Having a fresh new window film is an exciting thing. The sophisticated feeling of your newly tinted windows, be it your home, business, car, or yacht, is one to be desired. However, what many people are unaware about is when and how to clean their new film to ensure that it lasts longer and does not get damaged in the cleaning process. Because of this, we at Window Tint USA have compiled an easy-to-use guide to ensure you clean your film in such a way that you get the most out of it.
When To Start Cleaning Your Window Film
Window film is specifically cut out for the shape of the window it is meant for and is then placed on the inside of that window. Window film is essentially “stuck” on to the inside of the window by an extremely strong glue-like adhesive. Because of the strength of this adhesive, it will take some time to cure. To cure just means that the adhesive needs to dry. This curing time is different for different brands of film, but we recommend that you resist the urge of keeping your brand-new film spotless for at least a week after getting it. This will ensure that the film has had enough time to properly adhere to the window and reduces damage to the film if it is cleaned or if the window is opened or rolled down. It is important to know that when new film has been placed on a window, it has the tendency to look hazy, lumpy, streaky and form little air bubbles. This is normal and will usually go away once the film has completely cured. Do not try to even out the air bubbles or clean the film as this is the most crucial time frame and it is most easily damaged right after being fitted.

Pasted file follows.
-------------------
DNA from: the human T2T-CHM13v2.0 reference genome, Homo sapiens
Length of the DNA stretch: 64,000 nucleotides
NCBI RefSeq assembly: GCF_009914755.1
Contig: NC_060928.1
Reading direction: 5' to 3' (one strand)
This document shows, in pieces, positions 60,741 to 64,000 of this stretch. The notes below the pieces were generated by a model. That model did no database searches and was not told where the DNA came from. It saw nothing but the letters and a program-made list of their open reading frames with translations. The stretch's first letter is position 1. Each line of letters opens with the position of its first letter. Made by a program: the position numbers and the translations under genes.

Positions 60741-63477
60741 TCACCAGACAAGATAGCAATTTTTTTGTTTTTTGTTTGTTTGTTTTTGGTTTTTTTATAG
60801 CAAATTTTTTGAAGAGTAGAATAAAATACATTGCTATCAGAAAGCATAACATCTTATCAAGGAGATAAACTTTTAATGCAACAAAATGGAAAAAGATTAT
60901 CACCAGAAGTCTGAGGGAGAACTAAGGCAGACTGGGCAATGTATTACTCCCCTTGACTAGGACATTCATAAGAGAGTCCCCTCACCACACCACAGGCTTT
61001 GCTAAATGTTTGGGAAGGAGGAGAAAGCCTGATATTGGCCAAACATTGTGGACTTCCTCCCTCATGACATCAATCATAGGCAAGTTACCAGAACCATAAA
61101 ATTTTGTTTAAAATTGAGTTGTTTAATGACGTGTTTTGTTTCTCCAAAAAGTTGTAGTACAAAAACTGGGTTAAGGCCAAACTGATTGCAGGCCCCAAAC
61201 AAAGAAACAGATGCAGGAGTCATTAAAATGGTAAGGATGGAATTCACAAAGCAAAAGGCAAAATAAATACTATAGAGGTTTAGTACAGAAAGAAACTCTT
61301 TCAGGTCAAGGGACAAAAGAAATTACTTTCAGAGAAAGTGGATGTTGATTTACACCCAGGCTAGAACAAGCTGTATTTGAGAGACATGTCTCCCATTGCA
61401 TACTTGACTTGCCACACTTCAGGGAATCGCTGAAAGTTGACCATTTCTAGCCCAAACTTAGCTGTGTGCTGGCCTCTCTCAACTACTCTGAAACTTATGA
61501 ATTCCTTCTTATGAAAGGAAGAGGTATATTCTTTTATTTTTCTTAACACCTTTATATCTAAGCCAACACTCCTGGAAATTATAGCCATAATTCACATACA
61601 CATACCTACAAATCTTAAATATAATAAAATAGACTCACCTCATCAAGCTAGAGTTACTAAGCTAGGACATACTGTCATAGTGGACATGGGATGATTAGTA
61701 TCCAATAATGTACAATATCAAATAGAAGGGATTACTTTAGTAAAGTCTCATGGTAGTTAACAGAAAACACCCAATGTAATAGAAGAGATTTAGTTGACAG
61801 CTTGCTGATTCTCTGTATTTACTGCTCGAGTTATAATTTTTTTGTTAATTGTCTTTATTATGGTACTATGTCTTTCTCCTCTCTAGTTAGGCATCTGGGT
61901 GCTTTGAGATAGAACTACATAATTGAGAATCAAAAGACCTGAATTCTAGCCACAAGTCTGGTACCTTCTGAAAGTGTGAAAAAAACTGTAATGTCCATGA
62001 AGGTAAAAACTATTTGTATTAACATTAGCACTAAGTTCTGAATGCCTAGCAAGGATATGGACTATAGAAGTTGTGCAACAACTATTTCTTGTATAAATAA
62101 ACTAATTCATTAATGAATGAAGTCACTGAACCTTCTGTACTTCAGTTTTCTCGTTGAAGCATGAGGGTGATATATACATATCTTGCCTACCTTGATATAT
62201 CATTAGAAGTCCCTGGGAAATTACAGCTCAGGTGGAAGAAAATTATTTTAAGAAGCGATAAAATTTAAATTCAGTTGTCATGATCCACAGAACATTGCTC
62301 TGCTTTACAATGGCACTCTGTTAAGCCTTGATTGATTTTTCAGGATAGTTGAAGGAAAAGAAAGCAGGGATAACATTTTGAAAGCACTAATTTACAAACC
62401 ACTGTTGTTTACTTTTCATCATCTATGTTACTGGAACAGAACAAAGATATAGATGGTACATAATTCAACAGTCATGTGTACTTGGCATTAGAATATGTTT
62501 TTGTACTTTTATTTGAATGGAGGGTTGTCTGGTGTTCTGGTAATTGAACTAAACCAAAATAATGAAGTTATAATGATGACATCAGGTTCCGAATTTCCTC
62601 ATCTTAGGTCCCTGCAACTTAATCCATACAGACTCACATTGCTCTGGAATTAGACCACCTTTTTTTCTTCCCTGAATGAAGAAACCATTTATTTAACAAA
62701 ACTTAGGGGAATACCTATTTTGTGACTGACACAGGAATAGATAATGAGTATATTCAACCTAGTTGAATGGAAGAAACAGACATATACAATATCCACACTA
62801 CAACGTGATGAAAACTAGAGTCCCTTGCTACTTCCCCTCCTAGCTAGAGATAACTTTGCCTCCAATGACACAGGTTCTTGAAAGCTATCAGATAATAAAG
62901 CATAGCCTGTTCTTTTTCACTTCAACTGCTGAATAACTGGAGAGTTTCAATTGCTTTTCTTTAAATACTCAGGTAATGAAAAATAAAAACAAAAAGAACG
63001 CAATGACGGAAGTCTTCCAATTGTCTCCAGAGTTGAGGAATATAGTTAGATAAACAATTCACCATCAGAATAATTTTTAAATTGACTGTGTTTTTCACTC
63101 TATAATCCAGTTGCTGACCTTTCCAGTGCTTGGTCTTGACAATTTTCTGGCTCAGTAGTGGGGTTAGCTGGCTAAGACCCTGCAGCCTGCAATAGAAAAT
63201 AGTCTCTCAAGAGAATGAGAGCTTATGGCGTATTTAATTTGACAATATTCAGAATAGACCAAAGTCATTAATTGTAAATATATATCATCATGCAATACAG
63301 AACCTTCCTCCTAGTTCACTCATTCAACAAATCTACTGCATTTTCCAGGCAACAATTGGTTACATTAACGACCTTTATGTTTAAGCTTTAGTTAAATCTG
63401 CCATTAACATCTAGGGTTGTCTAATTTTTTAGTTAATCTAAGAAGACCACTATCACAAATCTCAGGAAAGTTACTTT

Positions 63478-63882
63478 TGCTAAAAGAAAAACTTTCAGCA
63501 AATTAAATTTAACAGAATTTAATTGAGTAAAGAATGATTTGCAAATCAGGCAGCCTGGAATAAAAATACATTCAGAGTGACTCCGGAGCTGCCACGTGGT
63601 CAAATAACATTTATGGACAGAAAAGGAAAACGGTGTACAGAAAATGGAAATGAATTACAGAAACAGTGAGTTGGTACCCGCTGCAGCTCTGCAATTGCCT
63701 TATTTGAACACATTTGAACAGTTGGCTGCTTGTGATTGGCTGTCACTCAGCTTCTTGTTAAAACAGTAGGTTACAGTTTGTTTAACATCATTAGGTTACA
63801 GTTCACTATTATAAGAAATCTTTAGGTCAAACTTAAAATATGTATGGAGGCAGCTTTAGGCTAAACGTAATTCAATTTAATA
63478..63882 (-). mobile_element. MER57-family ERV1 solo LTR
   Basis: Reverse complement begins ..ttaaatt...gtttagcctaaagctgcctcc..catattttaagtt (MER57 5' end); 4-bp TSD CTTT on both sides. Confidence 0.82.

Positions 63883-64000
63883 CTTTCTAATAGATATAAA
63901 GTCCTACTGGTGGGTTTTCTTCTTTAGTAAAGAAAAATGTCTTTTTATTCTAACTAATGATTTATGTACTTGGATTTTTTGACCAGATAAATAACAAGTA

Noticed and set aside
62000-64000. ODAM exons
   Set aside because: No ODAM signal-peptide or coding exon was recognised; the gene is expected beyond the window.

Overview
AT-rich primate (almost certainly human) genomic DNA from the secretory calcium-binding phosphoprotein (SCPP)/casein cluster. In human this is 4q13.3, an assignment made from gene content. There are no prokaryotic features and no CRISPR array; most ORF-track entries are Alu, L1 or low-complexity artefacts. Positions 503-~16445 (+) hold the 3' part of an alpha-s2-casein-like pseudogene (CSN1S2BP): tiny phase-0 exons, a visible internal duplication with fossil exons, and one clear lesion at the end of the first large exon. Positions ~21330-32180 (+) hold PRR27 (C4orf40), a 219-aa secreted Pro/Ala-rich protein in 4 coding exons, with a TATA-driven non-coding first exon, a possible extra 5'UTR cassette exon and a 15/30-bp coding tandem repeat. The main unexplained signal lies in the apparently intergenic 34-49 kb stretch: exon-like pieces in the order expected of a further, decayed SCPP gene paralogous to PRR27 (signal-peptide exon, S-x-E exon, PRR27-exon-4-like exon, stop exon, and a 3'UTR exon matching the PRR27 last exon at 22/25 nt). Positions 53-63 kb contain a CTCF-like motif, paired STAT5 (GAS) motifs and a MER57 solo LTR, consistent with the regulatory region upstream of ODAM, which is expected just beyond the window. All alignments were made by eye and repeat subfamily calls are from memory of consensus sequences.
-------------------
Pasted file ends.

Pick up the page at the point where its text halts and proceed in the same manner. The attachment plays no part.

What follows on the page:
Say No To Ammonia
Ammonia is one of the main ingredients in most household and window cleaning products. We advise that you should avoid products with ammonia when cleaning windows with any age of film, but especially if it is new. The reason for this is that ammonia “eats” away at the tint over time and then the tint can fade or become damaged. These damaged areas are prone to peeling and then the film is ruined. It is recommended to use foam cleaners, such as Stoner Invisible Glass, as these often do not contain any ammonia. They also do not leave streaks when cleaning with them. Remember that when using these you need to work quickly because they tend to dry fast. If you want to be extra safe, the alternative is using a spray bottle with only water or soapy water in it. This is will be just as effective, and heavy-duty cleaning materials and products are not needed.
Throw The Scourer Away
The best material to use when cleaning a window that has just recently been tinted or has been tinted for a long time is something that is soft and gentle. Using abrasive scrubbing sponges or steel wool will cause scratches on the film and this will result in damage over time. The best materials to use is something like a soft microfiber or lint-free cloth, a soft synthetic sponge, or a rubber squeegee. Soft paper towels are adequate when cleaning the film. Ensure that when you are cleaning the film that you do not leave it wet and make sure that you have thoroughly dried it. Do not use the same materials to clean window films that were used on the outside of the window or used for the frames and window panes.
If All Else Fails…
In the event that none of these methods adequately clean your window, you can always seek professional cleaning help from people who are familiar or specialize in cleaning tinted windows.